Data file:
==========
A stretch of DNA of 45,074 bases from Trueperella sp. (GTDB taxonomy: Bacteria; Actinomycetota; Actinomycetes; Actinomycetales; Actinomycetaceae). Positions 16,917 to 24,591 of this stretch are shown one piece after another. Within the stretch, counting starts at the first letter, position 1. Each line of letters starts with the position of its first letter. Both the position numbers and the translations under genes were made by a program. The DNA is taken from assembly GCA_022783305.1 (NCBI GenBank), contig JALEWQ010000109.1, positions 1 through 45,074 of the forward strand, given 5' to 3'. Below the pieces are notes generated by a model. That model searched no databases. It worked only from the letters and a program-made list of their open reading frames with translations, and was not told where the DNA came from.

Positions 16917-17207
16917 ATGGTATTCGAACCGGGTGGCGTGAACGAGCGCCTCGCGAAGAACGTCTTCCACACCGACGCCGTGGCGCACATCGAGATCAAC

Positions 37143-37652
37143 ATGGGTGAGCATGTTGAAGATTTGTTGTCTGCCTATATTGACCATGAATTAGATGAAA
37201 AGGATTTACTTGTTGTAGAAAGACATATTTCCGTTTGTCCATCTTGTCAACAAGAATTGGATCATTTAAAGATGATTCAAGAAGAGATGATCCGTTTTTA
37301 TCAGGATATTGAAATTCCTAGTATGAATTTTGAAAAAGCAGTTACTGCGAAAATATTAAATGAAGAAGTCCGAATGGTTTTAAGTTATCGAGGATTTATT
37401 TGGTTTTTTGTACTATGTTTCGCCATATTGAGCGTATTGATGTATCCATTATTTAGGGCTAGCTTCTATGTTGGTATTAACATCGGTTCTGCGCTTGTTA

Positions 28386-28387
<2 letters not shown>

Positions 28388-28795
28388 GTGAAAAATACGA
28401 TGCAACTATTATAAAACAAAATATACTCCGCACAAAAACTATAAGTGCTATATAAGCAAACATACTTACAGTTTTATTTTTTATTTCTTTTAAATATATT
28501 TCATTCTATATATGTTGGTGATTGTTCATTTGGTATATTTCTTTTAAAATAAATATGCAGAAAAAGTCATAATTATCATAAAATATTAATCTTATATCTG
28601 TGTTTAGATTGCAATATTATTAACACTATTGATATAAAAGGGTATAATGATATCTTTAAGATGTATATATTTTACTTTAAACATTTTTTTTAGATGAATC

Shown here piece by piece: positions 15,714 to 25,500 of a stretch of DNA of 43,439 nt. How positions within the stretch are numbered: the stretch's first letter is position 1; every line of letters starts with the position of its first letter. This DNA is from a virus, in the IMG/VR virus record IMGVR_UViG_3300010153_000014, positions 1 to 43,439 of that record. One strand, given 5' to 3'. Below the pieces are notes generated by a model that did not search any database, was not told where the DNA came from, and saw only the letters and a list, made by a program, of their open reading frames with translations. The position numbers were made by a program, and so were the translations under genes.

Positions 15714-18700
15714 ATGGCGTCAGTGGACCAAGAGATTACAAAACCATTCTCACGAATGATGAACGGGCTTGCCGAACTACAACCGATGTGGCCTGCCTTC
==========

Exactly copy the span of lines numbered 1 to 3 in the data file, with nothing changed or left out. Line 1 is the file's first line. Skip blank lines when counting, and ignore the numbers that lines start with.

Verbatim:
A stretch of DNA of 45,074 bases from Trueperella sp. (GTDB taxonomy: Bacteria; Actinomycetota; Actinomycetes; Actinomycetales; Actinomycetaceae). Positions 16,917 to 24,591 of this stretch are shown one piece after another. Within the stretch, counting starts at the first letter, position 1. Each line of letters starts with the position of its first letter. Both the position numbers and the translations under genes were made by a program. The DNA is taken from assembly GCA_022783305.1 (NCBI GenBank), contig JALEWQ010000109.1, positions 1 through 45,074 of the forward strand, given 5' to 3'. Below the pieces are notes generated by a model. That model searched no databases. It worked only from the letters and a program-made list of their open reading frames with translations, and was not told where the DNA came from.

Positions 16917-17207
16917 ATGGTATTCGAACCGGGTGGCGTGAACGAGCGCCTCGCGAAGAACGTCTTCCACACCGACGCCGTGGCGCACATCGAGATCAAC